A KILLING IN THE HILLS
By Julia Keller
A woman returns to the place where a family tragedy took place years ago. Everyone else is gone. She decides there is nothing here for her, either.
That woman is the prosecuting attorney of Raythune County, West Virginia. Bell Elkins has brought her teenage daughter, Carla, back to her hometown when her husband wanted a high-flying career that didn't seem to include them. But home hasn't been a sanctuary. Carla is in full teenage-rebel mode. She also could have been hurt the day a gunman walked into a local restaurant and killed three old men in the middle of their morning coffee meeting.
Bell and Sheriff Nick Fogelsong, who was a young deputy when the tragedy in Bell's family took place and who took her under his wing, seek to find the killer. They also deal with other cases, the people they work with and the rest of the town where everybody seemingly knows everybody else. As is normal in a small town, not everyone is as they seem.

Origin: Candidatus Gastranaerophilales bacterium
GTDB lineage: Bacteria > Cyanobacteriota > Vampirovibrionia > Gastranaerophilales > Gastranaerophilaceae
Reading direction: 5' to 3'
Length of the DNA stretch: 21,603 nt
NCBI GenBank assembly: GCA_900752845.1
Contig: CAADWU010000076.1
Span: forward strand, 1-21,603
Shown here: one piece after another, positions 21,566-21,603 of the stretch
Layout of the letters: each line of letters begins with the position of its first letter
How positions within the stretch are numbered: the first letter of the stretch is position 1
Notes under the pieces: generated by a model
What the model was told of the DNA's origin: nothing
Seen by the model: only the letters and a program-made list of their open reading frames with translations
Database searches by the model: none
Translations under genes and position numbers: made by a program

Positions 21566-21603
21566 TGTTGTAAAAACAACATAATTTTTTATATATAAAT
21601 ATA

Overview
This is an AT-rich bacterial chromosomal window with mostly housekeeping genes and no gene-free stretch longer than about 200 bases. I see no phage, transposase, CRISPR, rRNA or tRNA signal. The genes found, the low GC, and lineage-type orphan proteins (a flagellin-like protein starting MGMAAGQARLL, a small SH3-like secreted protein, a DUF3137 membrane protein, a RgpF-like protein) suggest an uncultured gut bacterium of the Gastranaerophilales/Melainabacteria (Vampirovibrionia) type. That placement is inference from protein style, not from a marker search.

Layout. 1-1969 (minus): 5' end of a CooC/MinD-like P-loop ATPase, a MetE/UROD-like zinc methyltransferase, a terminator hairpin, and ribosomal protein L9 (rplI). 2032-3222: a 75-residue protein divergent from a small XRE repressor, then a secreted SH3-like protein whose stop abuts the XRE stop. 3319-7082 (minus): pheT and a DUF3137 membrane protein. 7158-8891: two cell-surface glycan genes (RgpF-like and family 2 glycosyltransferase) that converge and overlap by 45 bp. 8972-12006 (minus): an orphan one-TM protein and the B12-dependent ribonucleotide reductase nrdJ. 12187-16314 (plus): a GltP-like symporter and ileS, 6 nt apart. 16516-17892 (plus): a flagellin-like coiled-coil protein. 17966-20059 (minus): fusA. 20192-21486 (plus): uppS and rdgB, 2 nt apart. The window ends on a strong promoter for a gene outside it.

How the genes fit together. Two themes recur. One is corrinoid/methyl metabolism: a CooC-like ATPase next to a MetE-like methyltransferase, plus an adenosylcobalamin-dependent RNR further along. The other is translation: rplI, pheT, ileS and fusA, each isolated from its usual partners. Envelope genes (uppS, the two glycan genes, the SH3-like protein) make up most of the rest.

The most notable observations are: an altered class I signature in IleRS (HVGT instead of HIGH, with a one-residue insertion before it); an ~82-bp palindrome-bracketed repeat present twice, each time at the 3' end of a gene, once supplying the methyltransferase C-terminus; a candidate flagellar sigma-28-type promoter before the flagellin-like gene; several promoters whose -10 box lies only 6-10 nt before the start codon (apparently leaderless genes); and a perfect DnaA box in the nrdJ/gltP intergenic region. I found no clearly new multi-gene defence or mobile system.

One of the cases appears to be an easy prosecution but shows Bell's determination for precision and doing right. A developmentally disabled young man plays with a much younger boy. One day, the younger boy dies. On its own, this case could have taken center stage in showing Bell's character, the ins and outs of small-town prosecutions and a decent plot.
The main story is told from the investigation side as well as the first-person account of the shooter, who is fairly standard-issue small-town nobody who wants to be known for something. The interesting part of the case has to do with Carla as she struggles with growing up and wanting to make her mother proud of her even if she wants Mom to just leave her alone.
Keller's first novel is an interesting attempt to showcase the struggles of people who live in beautiful country and high poverty, where drugs can offer an easy way out and a way to make some money. It isn't the strongest novel, as a few Too Stupid to Live moments are employed to raise the stakes in finding the killer. A contractor wanting to stop by a house after 10 p.m. also can easily take a reader out of the story. But the novel is an honest attempt and shows the Pulitzer Prize-winning author's considerable admiration for West Virginia and her people.
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